The Unfathomable Position

I spent 37 minutes on a single position.  No, I wasn’t looking for a move, and no I didn’t think my position was worse, I was simply comparing strategies roughly eight moves deep in a handful of different lines.  I know from experience that if I take a lot of time in a position, objectively the position warrants a deep investigation even if it’s foolhardy to do this OTB.  I had no idea.  I analyzed it again before I plugged in the engine, and this one is like staring into the Milky-Way.  I’ve heard of IMs and GMs talking about a position being like this, but this is the first time that I’ve ever experienced the feeling OTB.

Round 2

14…Ne4!  I didn’t think this was a strong move until he played it.  This is where I spent the 37 minutes.  My initial reaction was the move I played, realizing he doesn’t lose a piece.  It seemed about five minutes into my think I wanted to play 15.Bf3, but thought that without deep analysis it could just be a “coffee-house” move.  Now, I think that unless you are playing postal-chess, any move in this position could seem like a coffee-house move.

Later into my think, I almost played 15.Bh2, reached toward the board a second-time (the first time was for 15.Bf3), but ultimately played the move one would have thought all along, but that’s because I had finally come up with a strategy to make it playable.  I probably looked at close to ten moves/continuations actually, in all.  Trying to look ahead in any of these lines is like staring into the heavens.  Of course, when you replay it, the game continuation looks like a no-brainer, and may have been the best chance for an advantage after all.  After 15.Bf3, 15…Bg5! and 15…NxNc3 are both strong.

20.Rxe6?  20.c5! is winning, though it’s only initially +1.  Here is where the time wasted earlier really cost me.  Now I blundered my b2 pawn, didn’t even see I was dropping it, but 21.c5! is still += for White.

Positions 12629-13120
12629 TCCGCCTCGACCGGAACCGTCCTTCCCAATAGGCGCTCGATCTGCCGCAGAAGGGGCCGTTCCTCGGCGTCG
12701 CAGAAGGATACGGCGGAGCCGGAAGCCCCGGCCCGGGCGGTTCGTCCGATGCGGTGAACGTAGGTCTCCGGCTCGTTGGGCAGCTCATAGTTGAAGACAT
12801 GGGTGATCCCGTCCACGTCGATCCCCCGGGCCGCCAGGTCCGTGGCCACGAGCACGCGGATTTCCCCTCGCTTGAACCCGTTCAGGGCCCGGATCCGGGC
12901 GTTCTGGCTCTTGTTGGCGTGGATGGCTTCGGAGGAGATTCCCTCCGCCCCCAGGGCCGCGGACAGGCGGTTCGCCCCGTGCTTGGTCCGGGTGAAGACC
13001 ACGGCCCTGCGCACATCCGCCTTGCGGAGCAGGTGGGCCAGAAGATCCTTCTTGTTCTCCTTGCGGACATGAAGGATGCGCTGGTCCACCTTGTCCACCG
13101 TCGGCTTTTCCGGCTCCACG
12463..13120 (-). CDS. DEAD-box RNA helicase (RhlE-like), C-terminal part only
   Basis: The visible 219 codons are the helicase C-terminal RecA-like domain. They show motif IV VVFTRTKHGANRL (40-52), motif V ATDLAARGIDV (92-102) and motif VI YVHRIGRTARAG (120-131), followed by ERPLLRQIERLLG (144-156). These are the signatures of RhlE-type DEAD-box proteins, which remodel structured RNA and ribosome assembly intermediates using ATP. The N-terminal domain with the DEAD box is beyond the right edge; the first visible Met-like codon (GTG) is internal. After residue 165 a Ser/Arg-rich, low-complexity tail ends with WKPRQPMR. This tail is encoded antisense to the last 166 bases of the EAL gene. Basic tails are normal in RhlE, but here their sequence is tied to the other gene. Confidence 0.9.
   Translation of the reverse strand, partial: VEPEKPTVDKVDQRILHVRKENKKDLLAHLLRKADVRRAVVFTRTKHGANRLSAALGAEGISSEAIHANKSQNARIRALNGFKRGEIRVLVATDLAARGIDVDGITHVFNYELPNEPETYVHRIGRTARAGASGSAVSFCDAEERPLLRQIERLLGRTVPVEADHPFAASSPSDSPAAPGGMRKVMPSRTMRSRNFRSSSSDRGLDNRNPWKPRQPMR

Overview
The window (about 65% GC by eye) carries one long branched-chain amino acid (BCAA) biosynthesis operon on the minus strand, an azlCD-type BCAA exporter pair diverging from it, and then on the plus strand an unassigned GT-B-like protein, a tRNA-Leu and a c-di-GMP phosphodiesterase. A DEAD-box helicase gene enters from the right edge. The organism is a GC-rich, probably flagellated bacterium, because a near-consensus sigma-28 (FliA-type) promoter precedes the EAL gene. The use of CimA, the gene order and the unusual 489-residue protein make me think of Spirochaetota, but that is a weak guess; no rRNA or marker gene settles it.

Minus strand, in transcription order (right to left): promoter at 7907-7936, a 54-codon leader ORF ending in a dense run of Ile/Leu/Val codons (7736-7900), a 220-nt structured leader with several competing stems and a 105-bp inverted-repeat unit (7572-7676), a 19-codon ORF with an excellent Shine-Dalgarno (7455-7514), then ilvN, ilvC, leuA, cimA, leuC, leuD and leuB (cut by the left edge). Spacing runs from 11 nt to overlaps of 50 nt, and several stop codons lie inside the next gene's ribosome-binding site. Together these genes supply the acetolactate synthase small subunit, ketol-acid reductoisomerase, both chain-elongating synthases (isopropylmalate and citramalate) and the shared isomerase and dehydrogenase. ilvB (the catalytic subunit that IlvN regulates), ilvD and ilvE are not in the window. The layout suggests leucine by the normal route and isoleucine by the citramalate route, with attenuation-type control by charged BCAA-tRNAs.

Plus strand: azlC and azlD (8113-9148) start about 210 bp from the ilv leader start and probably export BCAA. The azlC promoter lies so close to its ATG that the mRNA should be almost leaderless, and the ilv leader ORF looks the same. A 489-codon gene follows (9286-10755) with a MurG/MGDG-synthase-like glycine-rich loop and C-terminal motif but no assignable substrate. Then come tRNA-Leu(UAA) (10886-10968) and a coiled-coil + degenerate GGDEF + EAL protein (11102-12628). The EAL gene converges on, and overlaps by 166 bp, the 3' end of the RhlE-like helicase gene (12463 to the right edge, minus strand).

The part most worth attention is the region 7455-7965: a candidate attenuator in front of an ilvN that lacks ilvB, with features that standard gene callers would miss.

After the game Daniel (Expert), thought that I might be winning with 28.Qf7?? and wanted to know what the computer thought about it, but he is on the right track as 28.Rf7 Rg8 is 0.0 equal.

During the game, I wasn’t worried about him playing RxBg3, as I demonstrated in the post-mortem successfully, but was worried about his a-pawn promoting, which caused me to rashly play 29.Be5?? because I though that if defended passively that he would promote his pawn.  Even 29.Bf4 holds as the importance of the h-pawn is apparently sort of an illusion here.  I missed his mate threat, and resigned before the mating was actually played.

 

 

The English Opening

I’d never played 1.c4 in a rated tournament before.  Well, to be honest, I played it one time the other day, since I was planning on playing it OTB the next day.  I don’t ever remember playing 1.c4 even online before that, so if I have it must be astronomically rare.  I studied absolutely nothing but my one online game before playing this, and the English Opening actually has tons of different lines.  Nevertheless, now I can say I’ve played it!

Round 3

Magnus Carlsen’s Games

One impression I get from Magnus’ games is to adopt a Bobby Fischer saying about Alekhine “If you’ve seen one Magnus Carlsen game, you’ve seen ’em all.”  Another impression I get is Magnus will to win.

Magnus will vary his opening lines greatly, perhaps more than anyone, and yet know the theory or some idea in every unsharp line he plays.  Once Magnus opponent is worn down in some equal to += position, then he still has loads of energy to conjure something up.  Here’s a good example:

Carlsen vs Onishuk 2007

29.b4!  Sacking a pawn is the only way to make progress – getting the king involved is only equal.

32…f5??  Here it is Black’s turn to counter-sac with 32…Re7, giving up two knights for rook, or pinning the knight if 33.NxBb4.

 

 

 

Evaluations in Time-Pressure

….I’m sensing that this is one of the toughest things to do once you become a strong enough player, and I feel that this will always be the case, if not more so as my rating climbs.  If evaluations of positions are based on process of elimination, then this implies a process that takes a lot of clock-time.

Round 2

Paul wanted to play 17.Nxh7!!, and succeeded with winning the post-mortems, although he didn’t play it because for him he felt there was too much to verify before playing it.